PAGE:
illustrated portrait of main character Linda Brent

Incidents in the Life of a Slave Girl

by Harriet Jacobs
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How did the laws and social customs impact the lives of enslaved blacks and free blacks in Incidents in the Life of a Slave Girl?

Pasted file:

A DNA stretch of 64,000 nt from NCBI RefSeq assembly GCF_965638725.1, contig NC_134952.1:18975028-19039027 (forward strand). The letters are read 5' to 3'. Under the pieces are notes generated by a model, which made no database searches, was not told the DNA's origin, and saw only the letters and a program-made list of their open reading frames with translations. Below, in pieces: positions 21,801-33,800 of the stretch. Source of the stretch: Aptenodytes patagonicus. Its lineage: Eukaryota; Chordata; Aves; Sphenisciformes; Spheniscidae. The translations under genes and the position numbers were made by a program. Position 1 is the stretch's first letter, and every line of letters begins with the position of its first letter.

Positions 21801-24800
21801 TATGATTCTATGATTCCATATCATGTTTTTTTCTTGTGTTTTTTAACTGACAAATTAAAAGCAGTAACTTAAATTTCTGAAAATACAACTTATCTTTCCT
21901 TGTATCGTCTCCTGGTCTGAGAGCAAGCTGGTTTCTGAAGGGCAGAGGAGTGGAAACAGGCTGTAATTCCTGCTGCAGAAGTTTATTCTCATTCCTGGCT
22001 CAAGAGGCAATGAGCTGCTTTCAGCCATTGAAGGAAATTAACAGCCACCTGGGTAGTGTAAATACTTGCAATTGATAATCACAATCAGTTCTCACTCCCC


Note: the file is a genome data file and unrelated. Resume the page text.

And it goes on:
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Harriet Jacobs, or Linda as she calls herself in the text, grows up enslaved in Edenton, North Carolina. Her entire life is shaped by the laws and social customs that constituted the system of slavery. This is clear from the beginning of the book, when Jacobs describes how her enslaved grandmother, who works on the side to get money to buy her freedom and that of her family, is deceived by whites who do not value her as a fellow human being. She loans her mistress three hundred dollars that she never gets back despite the white woman's promise, and Dr. Flint, her mistress's son-in-law and executor, puts her up for auction when her mistress dies, despite the fact that she had been promised her freedom. Jacobs describes in detail the many customs associated with slavery, and their horrible consequences for enslaved people. These include the sale of enslaved people away from their families and the constant sexual harassment of Dr. Flint. Incidents in the Life of a Slave Girl is full of accounts of physical abuse, including whippings, incarceration, and torture meted out by whites. Flint even has Linda's children (by a white man in town) jailed in order to convince her to give in to his sexual demands. But if the brutality of slavery's laws and customs is in full display in the story of Harriet Jacobs, so too is the agency of enslaved people like Linda and her grandmother, both of whom ingeniously and courageously work within the very narrow constraints of the system of slavery to purchase freedom for members of their families and to make the best of an existence full of horrors. Linda's persistence in trying to create a life for herself and her children under the worst of conditions makes for one of the most remarkable of all the antebellum "slave narratives."

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